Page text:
The transition outlined in Equation (7) above has a starting point with extremely high temperatures given by a vacuum energy transferal between a prior universe and our present universe, as outlined by Equation (3) and Equation (4) above; whereas the regime where there is an upper bound to vacuum energy in four dimensions is outlined in Equation (9) above. So eventually, we can model the behavior of scalar fields as transformed from cyclic behavior, with an imaginary component, to a purely real-valued scalar equation, as given by the argument in the next sections. The paper concludes with a proof of the short-term behavior of this quintessence scalar field, making reference to both Equation (7) and Equation (8) above. This wormhole solution is a necessary and sufficient condition for thermal transfer of heat from that prior universe to allow for graviton production under relic inflationary conditions.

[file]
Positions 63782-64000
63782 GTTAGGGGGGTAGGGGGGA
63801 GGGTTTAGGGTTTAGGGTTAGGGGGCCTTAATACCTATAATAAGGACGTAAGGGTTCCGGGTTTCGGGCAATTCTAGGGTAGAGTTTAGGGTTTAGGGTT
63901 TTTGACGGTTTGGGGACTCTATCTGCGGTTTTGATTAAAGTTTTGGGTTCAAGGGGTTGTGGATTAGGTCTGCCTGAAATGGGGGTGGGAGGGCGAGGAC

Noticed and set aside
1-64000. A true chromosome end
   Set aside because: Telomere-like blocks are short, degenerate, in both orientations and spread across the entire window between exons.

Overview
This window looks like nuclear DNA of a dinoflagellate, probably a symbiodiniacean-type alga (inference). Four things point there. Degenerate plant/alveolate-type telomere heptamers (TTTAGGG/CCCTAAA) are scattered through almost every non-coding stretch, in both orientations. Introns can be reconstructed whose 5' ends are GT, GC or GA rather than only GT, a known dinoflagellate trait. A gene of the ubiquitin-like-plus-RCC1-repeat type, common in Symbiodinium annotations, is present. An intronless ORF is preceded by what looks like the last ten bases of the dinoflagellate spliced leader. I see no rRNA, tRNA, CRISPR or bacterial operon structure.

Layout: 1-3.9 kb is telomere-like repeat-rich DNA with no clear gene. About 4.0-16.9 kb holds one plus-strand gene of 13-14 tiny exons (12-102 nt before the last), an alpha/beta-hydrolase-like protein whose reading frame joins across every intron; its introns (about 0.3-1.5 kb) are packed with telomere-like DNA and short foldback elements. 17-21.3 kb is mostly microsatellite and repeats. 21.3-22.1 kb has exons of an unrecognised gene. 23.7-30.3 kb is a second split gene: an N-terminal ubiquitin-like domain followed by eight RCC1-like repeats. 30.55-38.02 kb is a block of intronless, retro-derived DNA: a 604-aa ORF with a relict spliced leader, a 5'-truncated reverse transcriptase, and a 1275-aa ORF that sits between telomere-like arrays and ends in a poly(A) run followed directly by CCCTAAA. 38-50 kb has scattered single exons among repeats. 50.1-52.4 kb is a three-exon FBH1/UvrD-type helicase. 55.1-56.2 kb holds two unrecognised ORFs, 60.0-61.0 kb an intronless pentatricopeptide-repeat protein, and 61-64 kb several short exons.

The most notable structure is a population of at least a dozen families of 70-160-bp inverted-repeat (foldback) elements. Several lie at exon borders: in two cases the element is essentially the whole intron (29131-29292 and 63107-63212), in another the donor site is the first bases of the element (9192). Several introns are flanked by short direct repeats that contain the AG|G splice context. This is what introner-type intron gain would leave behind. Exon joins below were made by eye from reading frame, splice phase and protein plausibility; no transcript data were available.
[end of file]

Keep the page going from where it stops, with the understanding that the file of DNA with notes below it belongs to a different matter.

CLAIM 1: The following are equivalent (In a space-time evolution sense? Definitely yes).

1) There exists a Reisnner-Nordstrom Metric with -F(r) dt^{2} dominated by a cosmological vacuum energy term, times, for early universe conditions in the time range less than or equal to Planck’s time.

2) A solution for a pseudo-time dependent version of the Wheeler De Witt equation exists, with a wave function forming a wormhole bridge between two universe domains, with for a region of space-time before signal causality discontinuity for times.

3) The heat flux-dominated vacuum energy value given by contributes to a relic graviton burst, in a region of time less than or equal to Planck’s time.

The proof of claim 1 is referenced via an article in arXIV, Beckwith (2007) [33] . This claim establishes the structure outlined in this paper as to the causal discontinuity approach to wormholes. The wormhole solution to the Wheeler De Witt equation implies evidence for causal discontinuity due to the transferal of thermally based vacuum energy.